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By Carole Imes on Oct. 8 2003
Format: Hardcover
True to Mary Higgins Clark's distinctive writing style, The Second Time Around radiates with breezy, natural dialogue, sparkling descriptive text and an intriguing plot. Being a devoted fan, I've read practically all MHC's books and this one is another winner. At first, I was somewhat disappointed she had used first person point of view for the female protagonist, Carly DeCarlo. However, as I dug into the story, I immediately changed my mind. She did a splendid job typifying the likeable, down to earth Carly's persona intermingling her first person between chapters with the menacing Ned Cooper's third person narrative. Excellent! Carly is an investigative reporter for Wall Street Weekly, assigned to report the mysterious death of Nick Spencer, founder of Gen-Stone--a corporation claiming to have discovered a vaccine to cure cancer. Conspirators, co-conspirators, angry stockholders, a cold devious stepsister, and a psychopath killer all figure in her latest riveting, unpredictable plot filled with twists and turns. Definitely one of Clark's best!
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Format: Hardcover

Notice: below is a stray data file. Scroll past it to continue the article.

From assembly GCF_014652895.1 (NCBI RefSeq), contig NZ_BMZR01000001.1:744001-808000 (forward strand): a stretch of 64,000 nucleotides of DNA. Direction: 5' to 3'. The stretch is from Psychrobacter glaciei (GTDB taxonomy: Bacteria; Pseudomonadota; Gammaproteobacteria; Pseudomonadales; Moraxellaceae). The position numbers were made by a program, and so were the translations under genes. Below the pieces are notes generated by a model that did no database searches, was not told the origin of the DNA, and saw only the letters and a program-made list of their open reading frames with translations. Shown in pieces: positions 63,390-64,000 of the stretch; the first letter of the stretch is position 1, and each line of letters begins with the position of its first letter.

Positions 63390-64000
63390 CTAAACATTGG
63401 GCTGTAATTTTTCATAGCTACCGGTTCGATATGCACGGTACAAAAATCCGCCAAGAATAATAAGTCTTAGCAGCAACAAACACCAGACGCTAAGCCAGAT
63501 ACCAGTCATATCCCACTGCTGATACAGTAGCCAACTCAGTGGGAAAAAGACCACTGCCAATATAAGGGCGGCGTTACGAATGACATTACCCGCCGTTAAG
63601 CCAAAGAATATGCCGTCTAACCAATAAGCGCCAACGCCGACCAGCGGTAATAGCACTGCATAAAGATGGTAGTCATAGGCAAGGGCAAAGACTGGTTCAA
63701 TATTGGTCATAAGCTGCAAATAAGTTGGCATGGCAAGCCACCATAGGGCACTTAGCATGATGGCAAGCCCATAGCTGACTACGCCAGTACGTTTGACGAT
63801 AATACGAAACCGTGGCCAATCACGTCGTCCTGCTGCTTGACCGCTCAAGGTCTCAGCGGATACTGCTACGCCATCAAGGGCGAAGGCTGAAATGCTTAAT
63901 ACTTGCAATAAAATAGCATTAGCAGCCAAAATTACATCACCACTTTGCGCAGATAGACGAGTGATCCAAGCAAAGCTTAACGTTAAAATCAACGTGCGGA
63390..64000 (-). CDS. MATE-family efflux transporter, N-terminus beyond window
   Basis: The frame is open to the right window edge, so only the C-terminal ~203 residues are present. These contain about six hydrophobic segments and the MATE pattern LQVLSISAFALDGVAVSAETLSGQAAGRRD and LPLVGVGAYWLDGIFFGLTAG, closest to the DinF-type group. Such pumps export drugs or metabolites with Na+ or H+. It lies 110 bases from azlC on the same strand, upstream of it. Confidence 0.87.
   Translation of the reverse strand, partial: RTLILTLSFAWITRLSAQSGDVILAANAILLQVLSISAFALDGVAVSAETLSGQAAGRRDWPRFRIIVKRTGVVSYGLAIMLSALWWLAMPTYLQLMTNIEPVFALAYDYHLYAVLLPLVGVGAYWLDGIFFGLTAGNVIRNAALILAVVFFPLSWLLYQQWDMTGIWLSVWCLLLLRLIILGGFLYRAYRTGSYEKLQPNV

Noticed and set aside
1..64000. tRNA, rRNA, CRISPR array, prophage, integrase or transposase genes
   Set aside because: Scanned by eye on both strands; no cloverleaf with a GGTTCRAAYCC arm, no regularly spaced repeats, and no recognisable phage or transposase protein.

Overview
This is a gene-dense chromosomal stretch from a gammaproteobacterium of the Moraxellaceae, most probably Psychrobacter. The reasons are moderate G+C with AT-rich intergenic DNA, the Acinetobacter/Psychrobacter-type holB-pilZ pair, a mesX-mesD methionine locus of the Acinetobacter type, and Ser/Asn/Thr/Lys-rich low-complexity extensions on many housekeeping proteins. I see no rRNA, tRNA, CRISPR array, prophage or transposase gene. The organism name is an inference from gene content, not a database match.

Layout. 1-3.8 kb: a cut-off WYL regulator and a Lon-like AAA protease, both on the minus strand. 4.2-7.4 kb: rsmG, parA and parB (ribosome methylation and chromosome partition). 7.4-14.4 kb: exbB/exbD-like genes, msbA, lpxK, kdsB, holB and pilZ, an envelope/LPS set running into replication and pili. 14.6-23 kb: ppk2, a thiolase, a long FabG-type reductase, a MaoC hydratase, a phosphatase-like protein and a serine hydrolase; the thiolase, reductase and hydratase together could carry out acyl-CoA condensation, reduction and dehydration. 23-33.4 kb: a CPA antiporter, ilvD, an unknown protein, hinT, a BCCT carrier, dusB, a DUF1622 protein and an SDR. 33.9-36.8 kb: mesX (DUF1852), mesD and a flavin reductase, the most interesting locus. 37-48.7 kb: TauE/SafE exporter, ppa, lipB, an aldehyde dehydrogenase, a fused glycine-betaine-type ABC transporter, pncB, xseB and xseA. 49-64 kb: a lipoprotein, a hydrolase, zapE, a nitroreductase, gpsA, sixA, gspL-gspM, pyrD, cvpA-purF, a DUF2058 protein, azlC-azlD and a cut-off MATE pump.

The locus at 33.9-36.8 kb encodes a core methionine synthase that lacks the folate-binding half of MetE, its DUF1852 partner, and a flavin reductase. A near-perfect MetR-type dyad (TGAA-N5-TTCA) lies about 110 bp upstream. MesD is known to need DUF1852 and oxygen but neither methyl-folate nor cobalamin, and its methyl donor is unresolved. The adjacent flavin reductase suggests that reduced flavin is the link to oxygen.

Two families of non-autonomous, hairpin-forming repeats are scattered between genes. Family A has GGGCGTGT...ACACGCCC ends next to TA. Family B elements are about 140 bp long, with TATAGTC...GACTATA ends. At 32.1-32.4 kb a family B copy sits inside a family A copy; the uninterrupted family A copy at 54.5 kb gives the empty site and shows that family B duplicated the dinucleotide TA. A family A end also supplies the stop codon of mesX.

I am a fan of MHC and have enjoyed reading all of her books, including this one, but I have to admit that it was not one of her best. It was as easy read, but I hadn't gone far into the book and had it already figured out (it may be that I have been reading too many political books lately, trying to figure out what is going on in this country, that I am extra suspicious of everything) early on in the book. Carly's character could have been developed a little more and also that of her doctor boyfriend. Ned's character, a mentally deranged character, was very believable. Carly is an economist turned investigative reporter and is investigating the disappearance of Nicholas Spencer and the money that has been invested in his company, a company trying to develop a cure for cancer. Her step-sister, whom she doesn't really like, is married to him. The house that her step-sister is staying, was set on fire by an angry investor and destroyed. Anne, the step-sister, was in the house at the time and suffered minor injuries. So there is yet another mystery to find out who set the fire and then yet another one, when the police search for the person who has shot several people (actually, we know who did it, but the police don't). The book was okay but could have been sensational with a little more work. As it is, it is just a pleasant read without the after-glow feeling that I usually get when I read one of her books.